Wood Drawer Organizers

Submitted by Ana White on Sun, 03/20/2011 - 23:11
Difficulty
Beginner
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Building wood drawer dividers for existing drawers can be easy and easily customized for your drawers. With this simple plan, you can divide and conquer even the messiest of Junk Drawers.

Welcome, welcome, welcome to our dream home.

And thank you for your patience and understanding with the site as we've made this move.  I know that there have been many issues, and I'm sure there will still be some bugs that need to be worked out, and I appreciate so much that you are working with me on this, and share my vision for less browsing, more building. 
Please, shoot me an email if you have a site suggestion.  I can't promise to answer every email, or take every recommendation, but I do read and make decisions based on your feedback.  Thank you to those of you who have already submitted feedback.
I also appreciate everyone's patience with me as I focused my time toward building the site instead of building projects, and have not been able to post as often as usual. I cannot wait to get back to building and building more!
It isn't just my posts that have been neglected in this past month.  As I look around my home, swear the scale is broken (true story - I went over to the neighbors today to weigh myself because I was certain our scale was broken . . . and it's not) and try to figure out which room to start on first, it's not in dismay.  I actually feel oddly accomplished at the chaos.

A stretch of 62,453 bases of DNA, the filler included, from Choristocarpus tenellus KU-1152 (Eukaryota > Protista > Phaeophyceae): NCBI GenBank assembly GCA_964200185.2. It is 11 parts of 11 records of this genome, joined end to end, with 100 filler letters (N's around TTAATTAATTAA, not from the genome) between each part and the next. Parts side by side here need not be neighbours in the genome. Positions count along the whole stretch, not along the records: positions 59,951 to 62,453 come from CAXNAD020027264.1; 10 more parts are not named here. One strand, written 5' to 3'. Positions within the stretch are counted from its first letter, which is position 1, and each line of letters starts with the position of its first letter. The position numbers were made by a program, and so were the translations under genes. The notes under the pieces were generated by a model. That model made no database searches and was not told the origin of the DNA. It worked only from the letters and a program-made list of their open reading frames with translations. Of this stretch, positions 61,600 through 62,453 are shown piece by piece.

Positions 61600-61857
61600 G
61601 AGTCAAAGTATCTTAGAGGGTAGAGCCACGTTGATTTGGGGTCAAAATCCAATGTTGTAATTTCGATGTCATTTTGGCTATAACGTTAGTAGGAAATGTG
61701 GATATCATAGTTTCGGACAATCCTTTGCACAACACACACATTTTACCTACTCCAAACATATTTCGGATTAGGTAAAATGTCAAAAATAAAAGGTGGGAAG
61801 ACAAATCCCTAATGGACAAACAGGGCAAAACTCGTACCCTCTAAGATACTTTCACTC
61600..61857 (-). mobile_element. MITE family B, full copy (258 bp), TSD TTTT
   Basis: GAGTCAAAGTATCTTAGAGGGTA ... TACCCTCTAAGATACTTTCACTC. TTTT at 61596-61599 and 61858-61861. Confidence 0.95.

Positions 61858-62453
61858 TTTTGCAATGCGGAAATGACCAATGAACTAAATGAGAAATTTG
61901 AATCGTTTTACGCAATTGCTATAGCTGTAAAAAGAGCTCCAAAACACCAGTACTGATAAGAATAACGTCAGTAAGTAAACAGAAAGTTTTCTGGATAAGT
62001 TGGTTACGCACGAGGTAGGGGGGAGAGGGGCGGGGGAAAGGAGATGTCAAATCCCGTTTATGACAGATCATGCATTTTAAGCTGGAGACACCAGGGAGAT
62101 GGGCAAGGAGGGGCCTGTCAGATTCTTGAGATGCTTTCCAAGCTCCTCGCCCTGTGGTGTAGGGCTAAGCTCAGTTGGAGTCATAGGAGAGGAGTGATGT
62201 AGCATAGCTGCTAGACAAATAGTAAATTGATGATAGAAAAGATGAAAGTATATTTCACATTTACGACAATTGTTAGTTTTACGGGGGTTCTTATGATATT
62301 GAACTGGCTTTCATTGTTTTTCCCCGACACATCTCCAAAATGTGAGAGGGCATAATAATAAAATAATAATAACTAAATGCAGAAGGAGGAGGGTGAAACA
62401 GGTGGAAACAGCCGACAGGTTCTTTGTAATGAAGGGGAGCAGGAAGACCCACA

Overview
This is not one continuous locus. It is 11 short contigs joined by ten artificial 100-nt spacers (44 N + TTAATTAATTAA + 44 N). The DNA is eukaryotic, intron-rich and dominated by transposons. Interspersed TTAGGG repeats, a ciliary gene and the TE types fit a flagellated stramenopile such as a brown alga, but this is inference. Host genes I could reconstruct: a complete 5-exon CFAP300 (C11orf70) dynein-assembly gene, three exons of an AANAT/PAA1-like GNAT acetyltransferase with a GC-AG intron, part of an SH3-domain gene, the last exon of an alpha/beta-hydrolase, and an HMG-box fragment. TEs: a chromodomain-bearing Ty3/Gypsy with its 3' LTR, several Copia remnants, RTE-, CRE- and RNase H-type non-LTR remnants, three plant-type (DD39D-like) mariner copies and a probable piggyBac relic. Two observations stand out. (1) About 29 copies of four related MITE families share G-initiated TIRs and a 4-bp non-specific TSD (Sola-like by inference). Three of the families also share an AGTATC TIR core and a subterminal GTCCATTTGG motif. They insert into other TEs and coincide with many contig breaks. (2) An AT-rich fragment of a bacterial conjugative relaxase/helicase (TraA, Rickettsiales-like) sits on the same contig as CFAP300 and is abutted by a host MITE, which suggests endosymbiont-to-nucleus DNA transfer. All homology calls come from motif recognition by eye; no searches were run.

Have you been here?  You've been up all day (and probably all night too), haven't sat for a second, you cooked, cleaned, paid bills, did laundry, cooked again, did the dishes yet again . . . and then your husband comes home and looks around the still messy house and says "Sooooo . . . what did you do today?"  
The most difficult part of being a homemaker for me has always been feeling like no matter what I do, how hard I work, I am not accomplishing anything.  And some kind person is going to comment that we are raising beautiful children, and what could be more accomplishing than that, and they are absolutely right.  But on a day to day basis, my biggest struggle has always been seeing that first, and seeing the room I just cleaned get destroyed in five minutes and being okay with picking it all up all over again.
But as I look around at our home in it's current state of disarray, it says to me, Ana, you do matter.  Because look what happens when you are not there to straighten up a bookcase that you think no one will ever notice, do an extra load of laundry, clean the tub.  That little bit of dusting here and there, though never enough, it does matter.  I am making a difference.  
So in an odd way, I find myself encouraged to start getting my home back into order.  And you just gotta start in the kitchen, and I decided to tackle my room of shame.  Rather, drawer of shame.
I still am trying to come to terms with the fact that this very drawer has been this horrible for several YEARS . . . and for about the cost of a cup of coffee, and for about the amount of time it takes to drink that cup of coffee, I could have had this . . .
Especially considering I spent $100 on plastic organizers for the matching drawer . . . and they just don't every stay in place quite right.  $2 and an hour.  Why didn't I do this years ago?
Do you have a junk drawer?  Take this morning and organize it with dividers, and I'm going to show you just how.
Dimensions
Custom to fit your Drawers

Preparation

Shopping List

1 - 1x3 @ 8 feet long

Common Materials
2 inch screws
120 grit sandpaper
Cut List

Cut to fit your drawers

Tools
Tape Measure
Speed Square
Pencil
Safety Glasses
Hearing Protection
Drill
Circular Saw
Power Sander
Drill Bit Set